Masters Degree Programs in Texas with School Summaries

There are roughly 90 traditional colleges in Texas that offer master's degree programs. Read about how the largest schools perform in several categories to find the school for you.

School Ranking Overview

Public or private (non-profit) schools that offer multiple programs are considered 'traditional' schools, and in the state of Texas about 90 of those types of schools offer master's degree programs. This article looks at the largest four, all of which happen to be public colleges. The schools are compared to one another, and the top three are ranked in each of these four categories:

  • Most Program Variety
  • Lowest Graduate Tuition
  • Highest Graduation Rate
  • Lowest Student-Faculty Ratio

Most Program Variety

A university with a broad range of programs can add to a graduate student's options while providing a richer experience and a diverse group of professors and fellow students. According to the National Center of Education Statistics (NCES), the following schools had the most program variety among the four largest graduate schools in Texas. A school's total enrollment is used as a tie-breaker where program numbers are very similar.

1. University of North Texas

Located in Denton, the University of North Texas offered about 200 study options to its students, which was the most of the compared schools. Both master's and doctoral-level degrees are offered to graduate students at this university in addition to undergraduate degrees.

2. Texas A&M University

Originally opened as an 'agricultural & mechanical' college, Texas A&M University in College Station had just over 170 programs available at the bachelor's, master's and doctoral degree levels.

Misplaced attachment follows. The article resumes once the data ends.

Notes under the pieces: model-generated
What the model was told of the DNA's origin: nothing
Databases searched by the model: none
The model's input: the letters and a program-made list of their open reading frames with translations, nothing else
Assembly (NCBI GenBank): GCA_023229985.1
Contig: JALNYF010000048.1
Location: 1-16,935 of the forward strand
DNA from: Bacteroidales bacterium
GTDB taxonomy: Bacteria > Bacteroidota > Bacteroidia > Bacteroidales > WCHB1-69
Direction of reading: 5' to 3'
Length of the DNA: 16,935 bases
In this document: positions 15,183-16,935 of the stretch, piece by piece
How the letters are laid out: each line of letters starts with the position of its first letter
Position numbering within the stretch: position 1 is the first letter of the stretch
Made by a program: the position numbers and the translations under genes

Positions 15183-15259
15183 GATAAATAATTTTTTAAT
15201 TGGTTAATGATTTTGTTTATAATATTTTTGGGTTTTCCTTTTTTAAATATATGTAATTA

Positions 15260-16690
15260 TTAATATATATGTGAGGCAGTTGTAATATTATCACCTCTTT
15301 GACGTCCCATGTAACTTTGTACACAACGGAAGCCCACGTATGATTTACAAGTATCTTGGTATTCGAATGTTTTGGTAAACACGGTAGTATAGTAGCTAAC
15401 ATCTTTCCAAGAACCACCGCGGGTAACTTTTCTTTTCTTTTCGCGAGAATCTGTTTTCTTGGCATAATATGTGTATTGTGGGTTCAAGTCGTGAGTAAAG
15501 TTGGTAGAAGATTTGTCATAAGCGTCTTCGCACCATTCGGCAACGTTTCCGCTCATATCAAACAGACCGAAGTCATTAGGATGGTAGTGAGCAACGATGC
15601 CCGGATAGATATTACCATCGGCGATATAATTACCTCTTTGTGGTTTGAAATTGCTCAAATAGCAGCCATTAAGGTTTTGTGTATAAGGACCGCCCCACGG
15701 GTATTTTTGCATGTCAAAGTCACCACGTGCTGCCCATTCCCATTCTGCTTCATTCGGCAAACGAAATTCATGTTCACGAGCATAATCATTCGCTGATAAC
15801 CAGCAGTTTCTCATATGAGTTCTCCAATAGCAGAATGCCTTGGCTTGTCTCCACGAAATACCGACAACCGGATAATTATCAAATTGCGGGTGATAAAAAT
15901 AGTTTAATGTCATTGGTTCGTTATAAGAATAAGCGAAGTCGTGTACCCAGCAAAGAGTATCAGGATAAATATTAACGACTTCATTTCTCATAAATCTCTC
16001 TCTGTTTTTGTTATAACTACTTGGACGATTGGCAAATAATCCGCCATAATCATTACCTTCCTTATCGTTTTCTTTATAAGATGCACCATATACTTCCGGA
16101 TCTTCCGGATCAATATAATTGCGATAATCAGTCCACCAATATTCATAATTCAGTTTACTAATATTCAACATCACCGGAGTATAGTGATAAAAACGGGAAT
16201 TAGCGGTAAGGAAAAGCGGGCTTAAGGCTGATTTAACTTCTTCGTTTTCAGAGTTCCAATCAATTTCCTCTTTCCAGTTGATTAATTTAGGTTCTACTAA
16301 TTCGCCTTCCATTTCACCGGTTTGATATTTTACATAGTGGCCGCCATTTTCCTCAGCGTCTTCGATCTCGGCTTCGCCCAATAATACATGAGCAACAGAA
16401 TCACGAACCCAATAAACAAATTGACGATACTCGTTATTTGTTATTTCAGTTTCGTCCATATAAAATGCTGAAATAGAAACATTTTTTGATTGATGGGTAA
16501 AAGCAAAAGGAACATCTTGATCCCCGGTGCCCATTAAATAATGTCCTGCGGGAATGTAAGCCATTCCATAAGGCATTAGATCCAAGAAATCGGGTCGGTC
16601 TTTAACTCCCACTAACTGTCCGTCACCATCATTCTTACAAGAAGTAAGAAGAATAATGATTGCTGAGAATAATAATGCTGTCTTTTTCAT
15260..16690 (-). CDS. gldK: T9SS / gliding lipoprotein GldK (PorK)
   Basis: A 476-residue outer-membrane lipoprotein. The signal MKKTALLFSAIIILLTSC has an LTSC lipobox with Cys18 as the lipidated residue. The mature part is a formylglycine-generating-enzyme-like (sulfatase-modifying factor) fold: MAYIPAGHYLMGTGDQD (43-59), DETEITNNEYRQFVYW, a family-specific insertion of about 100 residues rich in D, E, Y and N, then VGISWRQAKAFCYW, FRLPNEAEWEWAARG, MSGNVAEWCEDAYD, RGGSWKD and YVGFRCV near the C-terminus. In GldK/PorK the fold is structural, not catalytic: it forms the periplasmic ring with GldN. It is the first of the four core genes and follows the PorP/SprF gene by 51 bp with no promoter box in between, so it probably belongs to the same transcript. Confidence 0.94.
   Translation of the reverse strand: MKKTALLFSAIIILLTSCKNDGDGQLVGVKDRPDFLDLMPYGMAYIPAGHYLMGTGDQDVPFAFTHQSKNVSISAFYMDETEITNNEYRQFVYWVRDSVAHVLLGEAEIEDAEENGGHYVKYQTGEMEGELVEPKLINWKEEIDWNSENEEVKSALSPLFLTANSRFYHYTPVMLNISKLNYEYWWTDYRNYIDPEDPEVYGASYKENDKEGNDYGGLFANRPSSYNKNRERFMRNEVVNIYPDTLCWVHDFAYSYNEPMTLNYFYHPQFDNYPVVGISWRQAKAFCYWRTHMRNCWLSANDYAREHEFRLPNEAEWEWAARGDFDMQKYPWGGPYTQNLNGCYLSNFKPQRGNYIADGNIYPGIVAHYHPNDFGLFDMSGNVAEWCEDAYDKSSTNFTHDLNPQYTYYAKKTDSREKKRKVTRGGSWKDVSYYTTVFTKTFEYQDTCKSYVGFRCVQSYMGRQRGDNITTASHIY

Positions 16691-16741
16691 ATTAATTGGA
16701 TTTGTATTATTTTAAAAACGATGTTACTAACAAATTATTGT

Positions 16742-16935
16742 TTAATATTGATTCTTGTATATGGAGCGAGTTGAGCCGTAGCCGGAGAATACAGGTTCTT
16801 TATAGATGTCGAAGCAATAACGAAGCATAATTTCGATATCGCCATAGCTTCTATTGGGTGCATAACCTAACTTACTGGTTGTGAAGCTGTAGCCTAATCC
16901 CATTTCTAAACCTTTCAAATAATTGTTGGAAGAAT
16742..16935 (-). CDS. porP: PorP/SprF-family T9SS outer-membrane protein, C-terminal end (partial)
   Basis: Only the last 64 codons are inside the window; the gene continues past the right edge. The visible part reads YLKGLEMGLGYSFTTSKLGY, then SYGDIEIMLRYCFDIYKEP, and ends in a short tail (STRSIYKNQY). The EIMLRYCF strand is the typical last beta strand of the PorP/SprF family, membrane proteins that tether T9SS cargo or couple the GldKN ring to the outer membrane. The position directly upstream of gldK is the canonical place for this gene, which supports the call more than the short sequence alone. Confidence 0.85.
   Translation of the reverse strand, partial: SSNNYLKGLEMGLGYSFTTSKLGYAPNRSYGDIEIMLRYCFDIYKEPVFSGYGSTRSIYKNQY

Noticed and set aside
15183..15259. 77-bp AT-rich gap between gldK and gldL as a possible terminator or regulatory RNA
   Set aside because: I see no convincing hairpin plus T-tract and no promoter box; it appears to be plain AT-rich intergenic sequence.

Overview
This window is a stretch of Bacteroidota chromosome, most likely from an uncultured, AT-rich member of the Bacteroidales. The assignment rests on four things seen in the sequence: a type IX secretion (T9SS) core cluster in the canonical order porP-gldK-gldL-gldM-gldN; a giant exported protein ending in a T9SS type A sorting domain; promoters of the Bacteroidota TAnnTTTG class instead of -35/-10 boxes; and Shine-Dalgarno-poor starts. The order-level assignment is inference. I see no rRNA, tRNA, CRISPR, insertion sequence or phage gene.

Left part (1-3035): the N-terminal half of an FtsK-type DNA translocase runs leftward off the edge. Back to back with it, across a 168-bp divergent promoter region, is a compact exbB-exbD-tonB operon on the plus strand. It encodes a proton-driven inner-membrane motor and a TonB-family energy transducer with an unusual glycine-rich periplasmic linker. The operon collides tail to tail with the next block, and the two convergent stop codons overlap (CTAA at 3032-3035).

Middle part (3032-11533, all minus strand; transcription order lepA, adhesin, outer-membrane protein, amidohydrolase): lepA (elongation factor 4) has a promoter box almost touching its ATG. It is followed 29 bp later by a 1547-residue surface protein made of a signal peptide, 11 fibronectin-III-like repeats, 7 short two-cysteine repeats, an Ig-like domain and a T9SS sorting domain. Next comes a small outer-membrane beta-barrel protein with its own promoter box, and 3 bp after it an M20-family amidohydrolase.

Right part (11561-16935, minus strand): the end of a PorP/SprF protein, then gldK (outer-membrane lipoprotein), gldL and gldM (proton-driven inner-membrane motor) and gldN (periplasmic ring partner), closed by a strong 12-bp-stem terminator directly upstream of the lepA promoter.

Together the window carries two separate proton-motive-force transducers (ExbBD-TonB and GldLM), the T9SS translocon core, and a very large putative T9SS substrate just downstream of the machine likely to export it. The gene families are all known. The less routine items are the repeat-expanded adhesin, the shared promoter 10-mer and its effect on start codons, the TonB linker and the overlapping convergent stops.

3. University of Texas at Austin

This Austin school had a very similar number of programs - around 170 - to offer. Both master's and doctoral degrees are available to graduate students at the University of Texas at Austin.

Lowest Graduate Tuition

A school's average graduate tuition cost is among the numbers reported by the NCES. When tuition levels differ based on a student's residency, in-state rates are used. Among the compared schools, the following colleges had the most affordable average graduate tuition for the 2013-14 academic year.

1. Texas A&M University - College Station

On average, graduate students paid $5,437 at Texas A&M, which was the lowest of the four largest schools. Out-of-state students paid more than double to attend.

2. University of North Texas

The average graduate tuition at University of North Texas was $5,450, just a few dollars more than the first place school in this category. Here, too, students without Texas residency paid roughly double that amount.

3. University of Houston

Finally, this large university in Houston took the third-place slot for affordability with a graduate tuition of $8,694 for in-state students.

Highest Graduation Rate